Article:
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Re: [Xen-devel] [PATCH] x86/watchdog: Use real timestamps for watchdog timeout

At 12:36 +0100 on 24 May (1369398982), Jan Beulich wrote:
> >>> On 24.05.13 at 12:13, Tim Deegan <tim@xxxxxxx> wrote:
> >> > Handling this case it nice, but I wonder whether this patch ought to
> >> > detect and report ludicrous NMI rates rather than silently ignoring
> >> > them.  I guess that's hard to do in an NMI handler, other than by
> >> > adjusting the printk when we crash.
> > 
> > Actually on second thoughts it's easier: as well as having this patch
> > (or near equivalent) to avoid premature watchdog expiry, we cna detect
> > the NMI rate in, say, the timer softirq and report if it's gone mad.
> I may not get how you imagine this to work, but why would you
> assume the timer softirq gets any chance to run anymore with an
> absurd NMI rate (or at least get run enough times to prevent the
> watchdog to fire)?

In that case, the watchdog will fire, if we can add something to the
watchdog printk if the NMI count is mugh higher than (timeout * nmi_hz).
I was worrying about the case where there are lots of NMIs but not so
many that the system livelocks entirely.  It would be nice to have some
non-fatal warning that something is wrong.  A one-time (or at least very
limited) printk in the softirq would do that for not much extra cost.

At 12:42 +0100 on 24 May (1369399344), Jan Beulich wrote:
> >>> On 24.05.13 at 12:33, Andrew Cooper <andrew.cooper3@xxxxxxxxxx> wrote:
> > On 24/05/13 11:13, Tim Deegan wrote:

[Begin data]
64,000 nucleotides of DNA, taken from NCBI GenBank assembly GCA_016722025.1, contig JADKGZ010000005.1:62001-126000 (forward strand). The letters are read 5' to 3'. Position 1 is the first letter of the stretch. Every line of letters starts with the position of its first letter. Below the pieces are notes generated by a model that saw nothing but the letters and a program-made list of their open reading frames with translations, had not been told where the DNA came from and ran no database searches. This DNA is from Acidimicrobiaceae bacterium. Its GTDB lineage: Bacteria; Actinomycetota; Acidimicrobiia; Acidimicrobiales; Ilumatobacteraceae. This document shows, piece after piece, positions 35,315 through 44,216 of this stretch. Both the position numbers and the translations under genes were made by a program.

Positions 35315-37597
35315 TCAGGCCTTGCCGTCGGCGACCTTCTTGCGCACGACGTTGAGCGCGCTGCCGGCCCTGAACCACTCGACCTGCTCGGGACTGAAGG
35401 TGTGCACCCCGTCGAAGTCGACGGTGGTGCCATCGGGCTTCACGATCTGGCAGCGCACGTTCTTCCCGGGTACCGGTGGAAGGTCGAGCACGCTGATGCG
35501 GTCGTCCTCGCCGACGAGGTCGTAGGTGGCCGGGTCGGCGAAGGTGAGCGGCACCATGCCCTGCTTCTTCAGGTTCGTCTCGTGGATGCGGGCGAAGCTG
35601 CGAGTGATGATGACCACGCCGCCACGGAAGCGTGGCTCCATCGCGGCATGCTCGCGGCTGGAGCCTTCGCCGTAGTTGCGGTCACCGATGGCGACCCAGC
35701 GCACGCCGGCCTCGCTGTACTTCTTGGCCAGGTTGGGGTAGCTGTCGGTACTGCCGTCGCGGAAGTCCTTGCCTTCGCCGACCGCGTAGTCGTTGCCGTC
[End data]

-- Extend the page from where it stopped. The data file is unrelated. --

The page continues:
> >> At 10:57 +0100 on 24 May (1369393060), Andrew Cooper wrote:
> >>> On 24/05/13 08:09, Jan Beulich wrote:
> >>>> You can't use NOW() here - while the time updating code is safe
> >>>> against normal interrupts, it's not atomic wrt NMIs.
> >>> But NMIs are latched at the hardware level.  If we get a nested NMI the
> >>> Xen will be toast on the exit path anyway.
> >> The problem is that an NMI can arrive while local_time_calibration() is
> >> writing its results, so calling NOW() in the NMI handler might return
> >> garbage. 
> > 
> > Aah - I see.  Sorry - I misunderstood the original point.
> > 
> > Yes - that is an issue.
> > 
> > Two solutions come to mind.
> > 
> > 1) Along with the local_irq_disable()/enable() pairs in
> > local_time_calibration, having an atomic_t indicating "time data update
> > in progress", allowing the NMI handler to decide to bail early.
> > 
> > 2) Modify local_time_calibration() to fill in a shadow cpu_time set, and
> > a different atomic_t to indicate which one is consistent.  This would
> > allow the NMI handler to always use one consistent set of timing
> > information.

Of those two, I prefer (1), just because it doesn't add any cost to the
normal users of NOW().

Using TSC to gate the actual watchdog crash might get a bit messy,
especially if it ends up adding code to the users of write_tsc().  But
all we need is to double-check the existing count -- I think it would be
enough to say "the watchdog fired but it looks like it was caused by an
NMI storm" and crash anyway.  (At least assuming timeout * nmi_hz is a a
largish number.)  And nmi_watchdog_tick() can just check regs->eip as a
hint not to trust the scale factors. :)


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